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Step UDL: Towards Inclusive and Successful Learning

Universal Design for Learning (UDL) is a set of principles supporting the development of inclusive and accessible educational opportunities for all students, irrespective of their individual abilities or needs. In this lab, participants will explore with CRISPESH how this model can provide a flexible framework for understanding and responding to a wide variety of learner needs while supporting student success. A specific emphasis will be placed on the use of technology within this model.

In this session, participants will explore with Research Centre for the Educational and Professional Inclusion of Students with Disabilities (also known as CRISPESH) how Universal Design for Learning (UDL) can provide a flexible framework for understanding and responding to a wide variety of learner needs while supporting student success. A specific emphasis will be placed on the use of technology within this model.

We will have the pleasure to welcome four experts in the first session of this VTE laboratory:

  • Thomas Henderson, CRISPESH
    Thomas Henderson is the Director of the Research centre for the Educational and Professional Inclusion of Students with Disabilities (CRISPESH) at the Cégep du Vieux Montréal and Dawson College. For more than 20 years, he worked with people with developmental disabilities, specifically autism-spectrum disorders. His research and practice interests include universal design for learning,  social innovation in inclusion, autism, neuro-diversity, cognition, strength-based programming, self-advocacy, quality of life and self-determination.
  • Effie Konstantinopoulos, Learning Specialist, AccessAbility Centre, Dawson College
    Effie began her work as a Learning Specialist at Dawson College in the Winter 2011. Her mandate is to work with students, both with and without learning disabilities, who are having difficulty acquiring French as a second language. Prior to arriving at Dawson, she worked as a learning coach and diagnostician for over ten years. She has a Master’s degree In Educational Psychology, specialization in Inclusive Education. As of the Fall 2011, she has been fortunate to also collaborate with two faculty members of the French department. They have obtained release time to work on a specific project to research and gain an understanding of the impact of learning disabilities on learning French as a Second Language (FSL). This has led to a reevaluation of the course planning and teaching approach. Together with Effie, they have formed l’Équipe CLÉ, a team whose goal is to create inclusive classrooms by incorporating the UDL approach in teaching FSL at the college level.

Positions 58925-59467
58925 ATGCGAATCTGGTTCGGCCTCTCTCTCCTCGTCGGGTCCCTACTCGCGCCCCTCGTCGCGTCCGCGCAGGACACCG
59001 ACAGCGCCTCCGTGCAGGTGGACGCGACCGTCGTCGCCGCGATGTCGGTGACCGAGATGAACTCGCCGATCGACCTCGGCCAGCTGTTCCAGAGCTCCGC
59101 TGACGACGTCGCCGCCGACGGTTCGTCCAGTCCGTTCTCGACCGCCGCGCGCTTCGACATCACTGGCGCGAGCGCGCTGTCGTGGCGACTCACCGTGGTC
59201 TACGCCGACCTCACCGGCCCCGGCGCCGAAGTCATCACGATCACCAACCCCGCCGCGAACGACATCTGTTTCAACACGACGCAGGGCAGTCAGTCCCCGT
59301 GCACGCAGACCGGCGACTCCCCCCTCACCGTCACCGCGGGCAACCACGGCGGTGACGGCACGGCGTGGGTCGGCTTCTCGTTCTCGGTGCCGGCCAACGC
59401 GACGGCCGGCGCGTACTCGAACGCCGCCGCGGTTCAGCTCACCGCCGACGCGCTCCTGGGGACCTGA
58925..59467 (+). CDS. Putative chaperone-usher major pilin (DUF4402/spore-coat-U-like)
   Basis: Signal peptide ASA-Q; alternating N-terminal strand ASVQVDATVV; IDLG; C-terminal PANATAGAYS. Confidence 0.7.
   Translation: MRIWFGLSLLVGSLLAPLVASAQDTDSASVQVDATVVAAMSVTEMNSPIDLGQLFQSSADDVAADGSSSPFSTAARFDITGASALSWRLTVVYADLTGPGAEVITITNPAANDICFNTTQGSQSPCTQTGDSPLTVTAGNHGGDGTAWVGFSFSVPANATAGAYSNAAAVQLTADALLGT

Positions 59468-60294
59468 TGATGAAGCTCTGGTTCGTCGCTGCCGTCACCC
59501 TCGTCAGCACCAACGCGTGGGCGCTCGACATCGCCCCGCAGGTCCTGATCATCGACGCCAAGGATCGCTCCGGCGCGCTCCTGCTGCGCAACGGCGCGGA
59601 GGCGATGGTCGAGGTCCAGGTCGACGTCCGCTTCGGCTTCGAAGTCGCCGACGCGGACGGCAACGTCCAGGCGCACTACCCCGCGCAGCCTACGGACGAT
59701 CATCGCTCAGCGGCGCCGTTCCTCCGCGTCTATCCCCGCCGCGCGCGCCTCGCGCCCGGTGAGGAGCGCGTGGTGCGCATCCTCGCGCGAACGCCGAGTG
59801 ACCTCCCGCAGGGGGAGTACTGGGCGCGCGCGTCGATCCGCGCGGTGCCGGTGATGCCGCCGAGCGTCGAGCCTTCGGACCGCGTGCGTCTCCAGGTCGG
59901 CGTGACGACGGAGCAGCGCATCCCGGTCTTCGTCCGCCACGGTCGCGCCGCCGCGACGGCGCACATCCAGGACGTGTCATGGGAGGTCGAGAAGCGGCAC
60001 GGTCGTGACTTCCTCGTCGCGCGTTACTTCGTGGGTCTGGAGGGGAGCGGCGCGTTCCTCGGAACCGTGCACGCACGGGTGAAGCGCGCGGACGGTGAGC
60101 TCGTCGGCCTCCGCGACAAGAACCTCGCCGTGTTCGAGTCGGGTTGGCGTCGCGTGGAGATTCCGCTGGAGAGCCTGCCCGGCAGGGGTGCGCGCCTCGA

• Anika Maloni, Teacher and administrator at Centennial College
    Centennial is a private college located in Montreal Quebec. Its mission is to develop autonomous resilient learners through collaboration and innovation. In order to achieve this mission the College has adopted the philosophical framework of Universal Design for Learning (UDL).
    In supporting students’ academic success, the UDL framework guides Centennial College in designing programs, curriculum, courses, assessments and instructional content to meet the needs of all students. Centennial also uses technological tools to meet our goals through the specific and systematic use of Omnivox, Kurzweil, Dragon, and Powerpoint. UDL has helped shape services, pedagogical development and administrative and staff policies and procedures. UDL is Centennial’s framework for student success.
  • Roberta Thomson, Project Coordinator, UDL Faculty Toolkit, McGill University
    Roberta is a strong believer in the power of assistive technology to transform lives and educational environments as well as an advocate for Universal Design for Learning (UDL). She is a course instructor at McGill University/LaSalle College and has been actively involved in creating active learning and accessible classrooms. One of the courses she teaches at McGill is on assistive technology (AT) – including UDL in the Certificate of Inclusive Education program. She has a wide knowledge base of a variety of technologies/AT and the best practices for their implementation in classroom settings as well as UDL. She has recently begun working as the Project Coordinator for the Chantier 3 Grant from Ministère de l’Enseignement supérieur, de la Recherche, de la Science et de la Technologie (MERSRT) of Québec whose focus is a collaborative endeavor with five post-secondary Montreal area institutions – Centennial College, Dawson College, John Abbott College, Marianopolis College and McGill University as the lead.
More specifically the following topics will be covered:
  • Introduction and polling of the participants.
  • Presenting the UDL framework and principles via increasingly accessible and inclusive means.
  • Variability matters.
  • Facilitators.
  • Reflection on barriers.
  • Questions.
  • How about participating in a short collaborative practical guide of Universal Design for Learning?

Looking forward to seeing you online!

 

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